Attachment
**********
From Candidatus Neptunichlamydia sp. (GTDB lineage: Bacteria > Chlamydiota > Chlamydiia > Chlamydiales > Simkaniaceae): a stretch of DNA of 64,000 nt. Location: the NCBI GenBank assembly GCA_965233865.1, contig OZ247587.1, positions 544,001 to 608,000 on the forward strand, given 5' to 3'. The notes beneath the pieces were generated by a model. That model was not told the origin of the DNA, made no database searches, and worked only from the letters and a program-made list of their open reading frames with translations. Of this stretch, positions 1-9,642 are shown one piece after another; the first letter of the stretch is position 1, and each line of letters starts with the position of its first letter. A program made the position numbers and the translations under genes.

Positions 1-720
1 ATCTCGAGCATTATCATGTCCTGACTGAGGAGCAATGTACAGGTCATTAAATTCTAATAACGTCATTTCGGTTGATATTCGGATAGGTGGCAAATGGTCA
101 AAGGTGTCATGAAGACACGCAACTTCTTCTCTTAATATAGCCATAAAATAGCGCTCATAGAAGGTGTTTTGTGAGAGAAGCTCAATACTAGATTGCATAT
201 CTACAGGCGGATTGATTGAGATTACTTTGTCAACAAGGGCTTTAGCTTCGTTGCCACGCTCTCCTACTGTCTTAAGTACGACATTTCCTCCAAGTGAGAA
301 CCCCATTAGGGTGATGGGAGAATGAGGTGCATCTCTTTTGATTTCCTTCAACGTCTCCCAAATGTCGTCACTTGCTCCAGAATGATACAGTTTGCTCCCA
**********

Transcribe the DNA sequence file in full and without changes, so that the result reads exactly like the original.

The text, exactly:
From Candidatus Neptunichlamydia sp. (GTDB lineage: Bacteria > Chlamydiota > Chlamydiia > Chlamydiales > Simkaniaceae): a stretch of DNA of 64,000 nt. Location: the NCBI GenBank assembly GCA_965233865.1, contig OZ247587.1, positions 544,001 to 608,000 on the forward strand, given 5' to 3'. The notes beneath the pieces were generated by a model. That model was not told the origin of the DNA, made no database searches, and worked only from the letters and a program-made list of their open reading frames with translations. Of this stretch, positions 1-9,642 are shown one piece after another; the first letter of the stretch is position 1, and each line of letters starts with the position of its first letter. A program made the position numbers and the translations under genes.

Positions 1-720
1 ATCTCGAGCATTATCATGTCCTGACTGAGGAGCAATGTACAGGTCATTAAATTCTAATAACGTCATTTCGGTTGATATTCGGATAGGTGGCAAATGGTCA
101 AAGGTGTCATGAAGACACGCAACTTCTTCTCTTAATATAGCCATAAAATAGCGCTCATAGAAGGTGTTTTGTGAGAGAAGCTCAATACTAGATTGCATAT
201 CTACAGGCGGATTGATTGAGATTACTTTGTCAACAAGGGCTTTAGCTTCGTTGCCACGCTCTCCTACTGTCTTAAGTACGACATTTCCTCCAAGTGAGAA
301 CCCCATTAGGGTGATGGGAGAATGAGGTGCATCTCTTTTGATTTCCTTCAACGTCTCCCAAATGTCGTCACTTGCTCCAGAATGATACAGTTTGCTCCCA